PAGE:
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Rural transport and livelihoods in Uganda

Published by:
Publication date
Type of Publication:
Articles & Journals
Focus Region:
Sub-Saharan Africa
Focus Topic:
Agricultural Value Chains / Agri-Businesses
Type of Risk:
Logistical & infrastructural
Kleih, U.; Kaira, C.; Iga, H.; Kwamusi, P.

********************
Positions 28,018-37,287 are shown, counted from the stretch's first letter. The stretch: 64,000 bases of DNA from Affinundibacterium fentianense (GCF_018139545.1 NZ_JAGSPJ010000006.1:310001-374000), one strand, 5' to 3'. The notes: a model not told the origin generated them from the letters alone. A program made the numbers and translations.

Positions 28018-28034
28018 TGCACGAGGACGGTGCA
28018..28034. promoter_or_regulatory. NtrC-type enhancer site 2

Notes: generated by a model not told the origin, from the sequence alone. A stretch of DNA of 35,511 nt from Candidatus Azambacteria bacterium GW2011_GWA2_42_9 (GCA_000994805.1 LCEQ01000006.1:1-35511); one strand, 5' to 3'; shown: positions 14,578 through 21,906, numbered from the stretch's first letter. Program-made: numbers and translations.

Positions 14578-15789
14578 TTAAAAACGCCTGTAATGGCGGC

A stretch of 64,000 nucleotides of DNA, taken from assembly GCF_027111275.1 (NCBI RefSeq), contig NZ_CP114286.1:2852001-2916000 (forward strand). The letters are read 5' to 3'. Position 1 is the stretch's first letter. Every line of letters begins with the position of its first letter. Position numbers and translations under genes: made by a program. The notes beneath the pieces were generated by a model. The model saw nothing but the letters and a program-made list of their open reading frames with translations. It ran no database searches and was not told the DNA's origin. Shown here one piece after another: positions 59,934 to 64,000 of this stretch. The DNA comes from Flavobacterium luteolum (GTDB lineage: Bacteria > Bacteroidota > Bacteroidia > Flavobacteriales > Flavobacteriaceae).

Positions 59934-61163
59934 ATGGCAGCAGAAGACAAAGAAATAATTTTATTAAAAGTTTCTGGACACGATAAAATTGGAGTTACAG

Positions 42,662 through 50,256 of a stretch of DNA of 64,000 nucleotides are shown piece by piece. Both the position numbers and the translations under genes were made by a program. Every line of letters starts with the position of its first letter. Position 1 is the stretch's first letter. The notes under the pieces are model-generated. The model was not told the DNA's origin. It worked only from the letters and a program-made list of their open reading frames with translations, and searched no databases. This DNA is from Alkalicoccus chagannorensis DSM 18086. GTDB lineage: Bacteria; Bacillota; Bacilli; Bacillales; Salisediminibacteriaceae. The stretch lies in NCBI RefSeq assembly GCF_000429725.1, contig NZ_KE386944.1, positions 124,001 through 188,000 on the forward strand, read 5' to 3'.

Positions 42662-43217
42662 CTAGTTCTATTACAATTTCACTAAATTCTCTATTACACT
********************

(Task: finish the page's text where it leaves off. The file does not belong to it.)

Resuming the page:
In 2002, as part of the three-year action-research project “Improved Food Crop Marketing through Appropriate Transport for poor Farmers in Uganda”, a baseline study using both Participatory Rural Appraisals (PRA) and a questionnaire survey was carried out in nine sub-counties of Iganga, Kasese, and Katakwi districts. The baseline study assessed household livelihoods, focusing on ownership of means of transportation and other issues related to livelihood assets, vulnerability context, and livelihood strategies. A detailed analysis of cropping and marketing patterns was undertaken in view of the project context. The analysis of the rural transport system included human porterage, intermediate means of transportation (IMTs), motorized transport, road infrastructure, as well as institutions and support services. The baseline study highlighted the shortage of transportation means in rural communities. Bicycles are the main form of IMTs and one of the principal physical assets owned by farmers, particularly in districts with flat terrain. The lack of donkeys, donkey-carts, tractors and trailers, cars, and pick-up trucks was evident among the households surveyed, while the ownership of bicycle-trailers and wheelbarrows is very limited. The use of oxen and ox-carts was mainly encountered in Katakwi. In most cases men own the household physical assets. Ownership by women only appears to become relatively more prevalent if there is a higher number of female-headed households, suggesting that only household heads own assets. Human porterage was found to be the most common mode of transport at the community level in all three districts, and, unsurprisingly, farmers expressed a need for better availability of means of transportation. Although motorized forms of transport are used, farmers primarily use them for travel rather than transport purposes. In view of this, oxen, ox-carts, donkeys, and donkey-carts, are being introduced and tested in rural communities in the three districts. Partnership arrangements between local organizations and farmer groups, as well as participatory monitoring by the latter, play an integral role in the project.